Tuesday, October 13, 2015

Antiquities Under Siege recommendation made 8 years ago now being taken up

This is one of the few ideas now in play that really could do some good in terms of protecting archaeological sites:

the task force proposed by Italy, which “is gaining traction at UNESCO”, should include archeologists, military forces specialized in the safeguard of cultural heritage, ONGs personnel and cataloguers. “They should be deployed in “grey” areas where there are tensions, but not wars”. It is something similar to the “culture peacekeepers”, as it was discussed recently, but “definitely, we are not talking about sending paratroopers to Palmyra”, clarified the minister. 
Italy thinks that peacekeeping missions should also include a cultural dimension, and Gentiloni made the longstanding experience acquired by Carabinieri available to the project.
In the appendix to Antiquities under Siege: Cultural Heritage Protection after the Iraq War (Altamira, 2008), we put forth this recommendation, among others. The key difference from other "Monuments Men"-style task forces being advocated for by Blue Shield and other preservation/conservation-focused groups is that here there will also be some people who can protect the sites from gun-toting looters, a crucial need if the work of preserving and conserving is to be feasible.

Thursday, October 08, 2015

Mushrooms and antiquities

Jedediah Purdy's review of Anna Lowenhaupt Tsing’s The Mushroom at the End of the World doesn't directly refer to the analogy between mushrooms and antiquities, but makes plenty of oblique references, i.e.:

An ethics of precarity is too close to taking art photographs of decay in a city we cannot save. Adam Smith, who was also interested in the naturalness of capitalism, once wrote that there is a lot of ruin in a country. The same goes for the world. It is too soon, and, more important, it surrenders too much, to make ruin our master-metaphor. The world still has a good deal of ruin in it, and, we can hope, plenty of fight as well. 

Wednesday, October 07, 2015

Kurdish Museum buys looted artifacts

One of the lingering questions about the massive looting that occurred in Iraq in the years following the 2003 US invasion is where all the artifacts have gone and why it continued even after a worldwide ban on international trade in Iraqi materials was put in place, abating somewhat over time. Very little appeared on the open market and it is thought that much was simply stockpiled in warehouses, or bought privately by wealthy collectors around the world.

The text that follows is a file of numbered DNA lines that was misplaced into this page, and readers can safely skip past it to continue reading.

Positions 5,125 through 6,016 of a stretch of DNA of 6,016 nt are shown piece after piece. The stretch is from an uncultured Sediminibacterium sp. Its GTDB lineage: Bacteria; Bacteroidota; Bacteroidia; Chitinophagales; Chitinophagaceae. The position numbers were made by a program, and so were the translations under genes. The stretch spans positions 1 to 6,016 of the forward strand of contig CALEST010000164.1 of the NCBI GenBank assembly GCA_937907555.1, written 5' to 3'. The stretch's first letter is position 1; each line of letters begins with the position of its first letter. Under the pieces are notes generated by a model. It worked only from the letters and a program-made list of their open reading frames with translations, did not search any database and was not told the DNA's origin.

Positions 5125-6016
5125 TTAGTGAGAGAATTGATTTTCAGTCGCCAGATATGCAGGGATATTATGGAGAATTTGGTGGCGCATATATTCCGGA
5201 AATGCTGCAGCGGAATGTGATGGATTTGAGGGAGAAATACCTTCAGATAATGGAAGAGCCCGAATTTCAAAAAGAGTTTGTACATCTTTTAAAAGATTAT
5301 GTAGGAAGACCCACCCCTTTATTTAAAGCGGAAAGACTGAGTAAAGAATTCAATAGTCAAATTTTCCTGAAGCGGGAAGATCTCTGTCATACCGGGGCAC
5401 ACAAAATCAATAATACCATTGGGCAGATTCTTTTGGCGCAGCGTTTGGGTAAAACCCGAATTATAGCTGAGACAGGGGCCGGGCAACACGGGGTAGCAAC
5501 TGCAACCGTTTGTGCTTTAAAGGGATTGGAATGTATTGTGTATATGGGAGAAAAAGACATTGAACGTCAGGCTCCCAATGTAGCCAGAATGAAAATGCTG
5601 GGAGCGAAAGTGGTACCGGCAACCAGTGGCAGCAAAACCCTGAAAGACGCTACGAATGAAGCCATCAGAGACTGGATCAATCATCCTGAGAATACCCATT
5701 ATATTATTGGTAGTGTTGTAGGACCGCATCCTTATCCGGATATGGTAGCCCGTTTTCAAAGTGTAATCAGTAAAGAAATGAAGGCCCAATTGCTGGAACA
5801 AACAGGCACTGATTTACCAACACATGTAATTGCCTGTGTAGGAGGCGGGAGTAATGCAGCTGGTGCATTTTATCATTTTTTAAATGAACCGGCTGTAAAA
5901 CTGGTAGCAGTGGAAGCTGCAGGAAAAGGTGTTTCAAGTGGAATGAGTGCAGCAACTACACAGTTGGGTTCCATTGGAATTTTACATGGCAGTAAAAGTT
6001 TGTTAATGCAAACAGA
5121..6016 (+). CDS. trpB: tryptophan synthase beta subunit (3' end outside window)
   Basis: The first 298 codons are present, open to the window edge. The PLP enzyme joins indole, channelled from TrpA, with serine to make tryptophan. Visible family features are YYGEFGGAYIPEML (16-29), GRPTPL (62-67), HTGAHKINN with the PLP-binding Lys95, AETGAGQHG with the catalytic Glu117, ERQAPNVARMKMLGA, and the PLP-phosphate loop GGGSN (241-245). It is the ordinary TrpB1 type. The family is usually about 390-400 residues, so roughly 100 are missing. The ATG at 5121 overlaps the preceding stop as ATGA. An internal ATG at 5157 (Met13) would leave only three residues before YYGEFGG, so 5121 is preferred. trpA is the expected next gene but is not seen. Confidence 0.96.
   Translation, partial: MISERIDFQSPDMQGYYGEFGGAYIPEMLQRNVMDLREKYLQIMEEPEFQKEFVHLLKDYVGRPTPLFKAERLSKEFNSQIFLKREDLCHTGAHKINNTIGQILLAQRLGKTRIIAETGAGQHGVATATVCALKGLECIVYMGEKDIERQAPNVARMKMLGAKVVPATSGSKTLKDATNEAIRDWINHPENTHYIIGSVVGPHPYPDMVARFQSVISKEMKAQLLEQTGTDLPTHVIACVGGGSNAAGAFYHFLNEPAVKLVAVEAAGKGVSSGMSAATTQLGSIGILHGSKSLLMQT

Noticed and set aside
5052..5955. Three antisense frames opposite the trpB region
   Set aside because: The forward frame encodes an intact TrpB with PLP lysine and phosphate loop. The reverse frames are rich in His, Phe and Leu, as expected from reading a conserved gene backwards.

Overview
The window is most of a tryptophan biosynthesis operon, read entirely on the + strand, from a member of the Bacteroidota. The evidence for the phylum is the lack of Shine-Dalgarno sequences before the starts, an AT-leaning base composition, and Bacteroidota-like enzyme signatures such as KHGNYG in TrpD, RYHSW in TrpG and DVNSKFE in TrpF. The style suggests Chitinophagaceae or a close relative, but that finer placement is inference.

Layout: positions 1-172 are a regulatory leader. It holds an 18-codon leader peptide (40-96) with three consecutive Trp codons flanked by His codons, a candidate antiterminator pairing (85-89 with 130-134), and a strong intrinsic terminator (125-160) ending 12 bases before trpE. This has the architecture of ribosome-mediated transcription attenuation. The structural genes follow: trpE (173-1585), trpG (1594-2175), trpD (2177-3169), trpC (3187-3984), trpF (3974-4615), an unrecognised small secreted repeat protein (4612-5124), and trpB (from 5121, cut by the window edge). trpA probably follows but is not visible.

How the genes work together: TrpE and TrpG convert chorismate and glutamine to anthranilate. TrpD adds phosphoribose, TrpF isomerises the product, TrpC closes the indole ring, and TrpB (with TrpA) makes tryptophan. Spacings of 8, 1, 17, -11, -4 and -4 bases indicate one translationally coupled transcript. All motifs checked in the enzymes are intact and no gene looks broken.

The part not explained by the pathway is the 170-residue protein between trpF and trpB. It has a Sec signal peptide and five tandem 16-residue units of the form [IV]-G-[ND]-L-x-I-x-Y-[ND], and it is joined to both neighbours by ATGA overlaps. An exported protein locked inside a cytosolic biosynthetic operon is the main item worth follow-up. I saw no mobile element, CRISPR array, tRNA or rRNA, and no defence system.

But the looters and smugglers inside Iraq were being sustained as well by the council of ministers of Iraqi Kurdistan, directors of the Sulaymaniyah Museum, which
started an initiative to make deals with smugglers after the U.S.-led invasion of Iraq and the subsequent looting of museums in the country, according to Ancient History Etc., a U.K. nonprofit online publication.
The museum bought a tablet -- one of a group of 80-90 being proffered -- containing 20 previously lost lines of "The Epic of Gilgamesh, for $800 off a smuggler in Iraq in 2011.
"They paid smugglers to ‘intercept’ archeological artifacts on their journey to other countries," according to the publication. "No questions were asked about who was selling the piece or where it came from." 
Stuart Gibson, director of the UNESCO Sulaymaniyah Museum Project -- an effort to assist the Kurdish government in running the museum -- praised the museum's decision as "courageous" because it ran counter to official policy against paying smugglers and looters for looted artifacts. That policy exists, of course, because paying these folks gives them an incentive to keep on looting and smuggling. Asking no questions makes this incentive even more attractive. 

The Huffington Post headline suggests that the question raised by the museum's practice of buying looted antiquities is : Should museums make deals with smugglers and looters in order to protect and preserve history? But that way of putting the question, while it is undoubtedly the way that museums interested in bringing material in think of what they are doing, begs the question. The deal described was not made in order to protect and preserve history. It was made in order to keep the artifact from leaving the country. Had the tablet gotten out of Kurdistan it would surely have been sold to someone anyway, someone who would have in turn protected and preserved it. The only effect here was to shorten the supply chain, reduce the cost of doing business for smugglers and looters, and thereby promoted more digging and more smuggling.

Monday, October 05, 2015

Boston MFA pulls bust out of storage to honor slain Palmyra director

Though it would be too painful to contemplate putting this particular piece in circulation at this time, here's an example of the level of quality of objects in museum storerooms that might be used in an antiquities-leasing program to steer collectors towards "renting" and away from buying looted artifacts on the illicit market:

This is not the only Palmyran sculpture on display in this part of the world. Other first-rate examples can be seen both at the MFA and in museums such as the recently renovated Wadsworth Atheneum in Hartford. But with its fine carving articulating the woman’s “wet drapery” garment and exquisitely pleated headwear, her perfectly parted wavy hair, and her Hellenistic features, it’s both beautiful and characteristic, and it hasn’t been on display in a generation.

Saturday, October 03, 2015